Continuing Education: FMS Certification Course

So last weekend I took the [FMS] (functional movement screen) certification course. Still need to take the online exam to actually get certified, but I don’t believe that’ll be much of a big deal. After all, I worked through the book a couple of times and I guess I got most of what Gray and Lee are saying.

In case you’ve been living under a rock for the last decade, the FMS is a simple screen that aims at establishing a (more or less) objective measure regarding movement quality, a minimal acceptable baseline against which individual can be evaluated and scored. To achieve this goal, a battery of seven simple tests is performed, with each test being scored from zero to three points.

Three points means perfect movement with no compensation whatsoever. Two marks acceptable yet somehow compromised movement. One is dysfunctional movement. Zero is pain. Obviously, a zero would mean referral to a healthcare professional, this is where my job as a trainer ends. As soon as something scores a one (dysfunctional / not painful), this is where the corrective / rehabilitation process begins. The patterns are ranked from primitive to complex, with primitive patterns being of higher priority than more complex ones.

This system gives a clear order of importance and at each time dictates the next logical step. Also, it’s a neat indicator of red flags, i.e., it limits the vast pool of existing S&C exercise to those that will benefit but not harm the client. For example, a score of one in shoulder mobility will effectively result in a removal of heavy overhead work, as this will stress other structures (such as the lower back) on an unduly fashion. Also, adding strength to dysfunction is usually a bad idea, as is adding mobility to instability. Lastly, loading a dysfunctional pattern will fortify that pattern and take away correction opportunities.

The beauty of the FMS further reveals itself in the fact that all of it is done in fifteen minutes or less. This makes it ideal for an athletic setting, which differs from a health club / personal training setting in that a large group of people has to be handled efficiently. Even for PT, having a screen in place eliminates a lot of guesswork and on-the-fly adaptation of programs. If you know me, you know I like to do things methodically and in a structured manner. Improvisation is fine (in fact, that’s the essence of fighting), but [proper preparation prevents poor performance], and there will be enough room for improvisation left anyway – no need to make things harder by failing to acquire enough data for planning.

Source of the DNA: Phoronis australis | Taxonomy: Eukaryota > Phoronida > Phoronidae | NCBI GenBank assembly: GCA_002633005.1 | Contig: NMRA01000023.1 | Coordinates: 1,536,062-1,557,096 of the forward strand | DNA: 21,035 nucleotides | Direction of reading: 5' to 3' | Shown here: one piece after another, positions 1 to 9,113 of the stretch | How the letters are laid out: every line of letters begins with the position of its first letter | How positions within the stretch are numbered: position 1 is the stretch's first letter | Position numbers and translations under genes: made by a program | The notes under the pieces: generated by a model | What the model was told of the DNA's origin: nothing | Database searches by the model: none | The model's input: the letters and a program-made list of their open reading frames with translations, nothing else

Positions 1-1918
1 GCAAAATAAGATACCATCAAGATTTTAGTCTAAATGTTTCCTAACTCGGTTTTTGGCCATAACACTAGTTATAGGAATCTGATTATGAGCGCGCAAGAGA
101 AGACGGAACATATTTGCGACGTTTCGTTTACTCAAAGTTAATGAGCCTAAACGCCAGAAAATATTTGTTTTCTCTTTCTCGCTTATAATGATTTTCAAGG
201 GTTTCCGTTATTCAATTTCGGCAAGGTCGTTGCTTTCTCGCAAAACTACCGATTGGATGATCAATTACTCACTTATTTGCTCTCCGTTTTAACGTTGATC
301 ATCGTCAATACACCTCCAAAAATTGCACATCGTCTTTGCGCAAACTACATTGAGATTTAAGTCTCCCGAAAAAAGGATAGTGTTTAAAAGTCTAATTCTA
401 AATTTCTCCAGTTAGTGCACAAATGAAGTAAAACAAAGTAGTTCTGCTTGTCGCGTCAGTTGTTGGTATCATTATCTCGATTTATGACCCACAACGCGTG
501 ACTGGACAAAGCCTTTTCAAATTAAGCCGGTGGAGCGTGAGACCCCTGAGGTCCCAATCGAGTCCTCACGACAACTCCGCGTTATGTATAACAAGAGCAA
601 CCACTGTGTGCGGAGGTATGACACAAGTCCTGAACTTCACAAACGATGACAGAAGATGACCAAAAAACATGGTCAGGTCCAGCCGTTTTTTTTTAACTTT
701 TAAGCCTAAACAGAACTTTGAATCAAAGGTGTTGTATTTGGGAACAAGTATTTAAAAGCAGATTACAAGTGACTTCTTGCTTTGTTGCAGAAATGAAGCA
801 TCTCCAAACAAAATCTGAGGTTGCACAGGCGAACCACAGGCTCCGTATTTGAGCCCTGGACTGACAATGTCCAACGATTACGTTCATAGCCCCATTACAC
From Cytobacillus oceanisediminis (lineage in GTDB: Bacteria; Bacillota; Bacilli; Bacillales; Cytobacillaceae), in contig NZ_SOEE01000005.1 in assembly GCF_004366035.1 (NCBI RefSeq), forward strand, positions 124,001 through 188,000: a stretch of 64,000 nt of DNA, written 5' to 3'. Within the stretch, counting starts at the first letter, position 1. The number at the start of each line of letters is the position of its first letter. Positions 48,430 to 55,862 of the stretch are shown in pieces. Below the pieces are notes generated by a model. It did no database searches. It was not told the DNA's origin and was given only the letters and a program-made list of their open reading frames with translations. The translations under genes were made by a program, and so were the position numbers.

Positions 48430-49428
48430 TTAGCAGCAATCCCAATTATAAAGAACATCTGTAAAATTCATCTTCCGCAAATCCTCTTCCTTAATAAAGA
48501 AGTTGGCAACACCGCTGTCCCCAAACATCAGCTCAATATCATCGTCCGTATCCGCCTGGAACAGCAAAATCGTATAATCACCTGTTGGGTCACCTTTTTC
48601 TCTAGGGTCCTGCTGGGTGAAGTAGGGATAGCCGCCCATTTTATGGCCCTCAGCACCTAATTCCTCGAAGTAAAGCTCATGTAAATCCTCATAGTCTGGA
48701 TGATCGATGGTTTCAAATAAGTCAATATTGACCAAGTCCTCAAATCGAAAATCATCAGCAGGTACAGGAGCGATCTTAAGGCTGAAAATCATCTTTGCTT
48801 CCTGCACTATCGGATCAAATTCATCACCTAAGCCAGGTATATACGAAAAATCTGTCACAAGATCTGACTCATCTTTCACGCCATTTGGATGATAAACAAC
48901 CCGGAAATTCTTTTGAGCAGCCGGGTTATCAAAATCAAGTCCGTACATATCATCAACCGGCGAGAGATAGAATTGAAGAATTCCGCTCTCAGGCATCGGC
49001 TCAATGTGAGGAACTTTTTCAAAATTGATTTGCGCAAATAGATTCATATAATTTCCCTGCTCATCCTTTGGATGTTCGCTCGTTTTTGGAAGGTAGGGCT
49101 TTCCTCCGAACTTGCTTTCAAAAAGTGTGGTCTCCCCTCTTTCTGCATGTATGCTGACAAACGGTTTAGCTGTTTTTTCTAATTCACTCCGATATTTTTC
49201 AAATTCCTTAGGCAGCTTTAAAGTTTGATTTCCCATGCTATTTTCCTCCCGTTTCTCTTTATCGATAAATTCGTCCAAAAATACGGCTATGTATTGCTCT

Having said that, I need to stress that that is exactly what the FMS is: a screen, a way to collect some data up front. Nothing more. There is no magic to the FMS. Also, it’s not a diagnostic tool – the FMS will tell you if there’s a problem. It will not (by itself) give you information on what that problem is and where it comes from. There are other systems (such as the [SFMA]) that will yield this information. Of course, you can always follow up with some differential tests or just attack the problem with some arbitrary corrective and see what it does. Still, this is what you make of the screen result – it’s not part of the screen itself.

The course was led by [Eberhard Schlömmer], sport scientist and spokesman of [perform better]. Eberhard is quite knowledgeable and you can tell that he brings a lot of experience with him. Also, he exhibits the kind of clear, analytical, structured thinking that is at the base of the FMS – the kind of thinking that got me interested in the system in the first place, since it suits my technical education and scientific background well. At the same time, Eberhard is down to earth and pragmatic, traits that I believe to be of vital importance to successful trainers (and people, in general). Unlike many trainers that seem to follow their system religiously within narrow confines, Eberhard exhibits a whatever-works attitude. I believe there would have been much more to learn from that man if the study of [movement] and some anatomy training was a prerequisite for taking the course. All of that is not exactly necessary for the use of the FMS, as the screen is pretty straight-forward (another benefit here – the simpler it is, the better it will perform under less-than-optimal circumstances). The corrective exercise we dealt with, however, is partly based on some pretty interesting science. I would have enjoyed it greatly to cover some of those topics in greater detail. Also, I’m quite sure Eberhard is more than able to elaborate on these topics. Pity this type of in-depth discussion was outside of the courses scope. Accompanying Eberhard was [Mag. Daniel Müllner], a Vienna based personal trainer.

All in all, I was definitely satisfied with the course and looking forward to using the FMS in practice. If you happen to [train with me], this could mean you’ll be going through the screen pretty soon.

So long,

take care

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